Guest Column with Dr Amelia Barikin

May 12 / 87

A few thoughts on public culture

One of the most urgent questions to emerge in recent years is to do with humankind's  relationship to the environment. Responsibility for shaping the spaces in which we live is not simply a matter for nation states, corporations, or regulatory bodies. Rather, it is a  question of culture.

As an art historian and curator of contemporary art, I strongly believe  forms of cultural communication are crucial to the making of worlds. Much of my research at the University is to do with analysing the intersections between public space, inter-cultural communication and large screen technologies. With our industry partners on the ARC Linkage Project 'Large Screens and the Transnational Public Sphere', we have been investigating the ways in which media technology and public space can contribute to the formation of a 'transnational' public arena.

Working in collaboration with The Australia Council for the Arts, the University of Sydney, Federation Square in Melbourne and Art Center Nabi in Seoul, one of the most exciting aspects of this research has been the generation of live media events that bring together publics in Seoul and Melbourne for real-time creative exchanges.

In 2010, we presented the SMS-based interactive 'SMS_Origins'  by Leon Cmielewski, in which participants in Seoul and Melbourne could collaboratively generate a real-time map of their family's shifting geographic locations by texting their 'origins' to the large screens (including where their parents were born and where they live now).

In 2011, we staged a collaborative public dance event and invited people to communicate through the screens by exchanging and translating physical gestures within the public arena ('The Hello Project', Becky Hilton and Soonho Park, 2011). At each of the events, participant responses are evaluated through surveys and interviews so as to test the quality of both physical and virtual interactions.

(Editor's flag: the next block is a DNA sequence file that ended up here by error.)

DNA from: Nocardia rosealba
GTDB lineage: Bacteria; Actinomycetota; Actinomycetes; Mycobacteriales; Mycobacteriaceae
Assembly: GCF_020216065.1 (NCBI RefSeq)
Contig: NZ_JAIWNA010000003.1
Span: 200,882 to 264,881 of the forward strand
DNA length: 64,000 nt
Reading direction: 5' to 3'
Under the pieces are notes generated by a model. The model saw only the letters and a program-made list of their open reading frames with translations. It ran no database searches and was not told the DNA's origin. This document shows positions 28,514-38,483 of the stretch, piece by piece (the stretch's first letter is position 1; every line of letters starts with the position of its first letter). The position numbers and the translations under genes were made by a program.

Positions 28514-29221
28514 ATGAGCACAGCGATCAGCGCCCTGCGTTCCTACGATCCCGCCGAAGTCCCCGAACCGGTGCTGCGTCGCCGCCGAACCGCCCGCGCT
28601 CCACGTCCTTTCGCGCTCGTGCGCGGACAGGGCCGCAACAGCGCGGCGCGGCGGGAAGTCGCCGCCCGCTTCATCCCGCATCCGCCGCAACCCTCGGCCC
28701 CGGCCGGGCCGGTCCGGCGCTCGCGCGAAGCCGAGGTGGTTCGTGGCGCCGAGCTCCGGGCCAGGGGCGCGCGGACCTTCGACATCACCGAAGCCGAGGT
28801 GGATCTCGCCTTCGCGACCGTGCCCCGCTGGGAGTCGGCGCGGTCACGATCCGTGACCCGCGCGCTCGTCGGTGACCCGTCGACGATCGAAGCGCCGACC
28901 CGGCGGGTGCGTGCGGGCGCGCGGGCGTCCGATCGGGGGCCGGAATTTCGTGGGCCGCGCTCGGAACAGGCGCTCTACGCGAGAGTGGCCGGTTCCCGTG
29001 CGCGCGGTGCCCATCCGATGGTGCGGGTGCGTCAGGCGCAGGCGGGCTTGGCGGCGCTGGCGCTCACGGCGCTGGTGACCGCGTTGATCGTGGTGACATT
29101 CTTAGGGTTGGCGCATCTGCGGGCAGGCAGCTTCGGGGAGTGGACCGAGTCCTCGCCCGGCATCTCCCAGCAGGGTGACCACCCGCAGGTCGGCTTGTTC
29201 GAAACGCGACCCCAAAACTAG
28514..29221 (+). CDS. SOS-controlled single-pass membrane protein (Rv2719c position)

The process has involved ongoing reassessments of what constitutes a 'public address', enabling us to formulate new understandings of the ways in which technology and urban environments affect human interactions across countries and cultures. Within a globalised context, public culture acts not only as a vast repository of information, which can be accessed and drawn on to generate new modes of collective agency, but also as a complex political terrain in which the rights to visibility (or citizenship, for that matter) are under constant negotiation. 

From 2013, research into these kinds of questions will be further facilitated by the establishment of a new Research Unit for Public Culture at the University. Based in the School of Culture and Communication, this initiative will focus on transformations in public culture in Australia and internationally. Intended as a hub for research excellence, the Unit will also enable collaborations between creative industries, cultural institutions, research institutions, academic research centres and public communities.

Initial members of the unit span the disciplines of Law, Education, Media and Communication, Criminology, Cultural Studies and History and Philosophy, with plans for the membership base to be expanded.

From early 2013, the Unit will also organise a regular series of public forums, lectures and discussions around key issues shaping the constitution of public life. The public - as producers rather than receivers of cultural knowledge - are welcome to join the conversation.

Dr Amelia Barikin is a Senior Research Associate on the ARC Linkage Project 'Large Screens and the Transnational Public Sphere', and Sessional Lecturer in Art History at the University. More information can be found at www.spatialaesthetics.unimelb.edu.au

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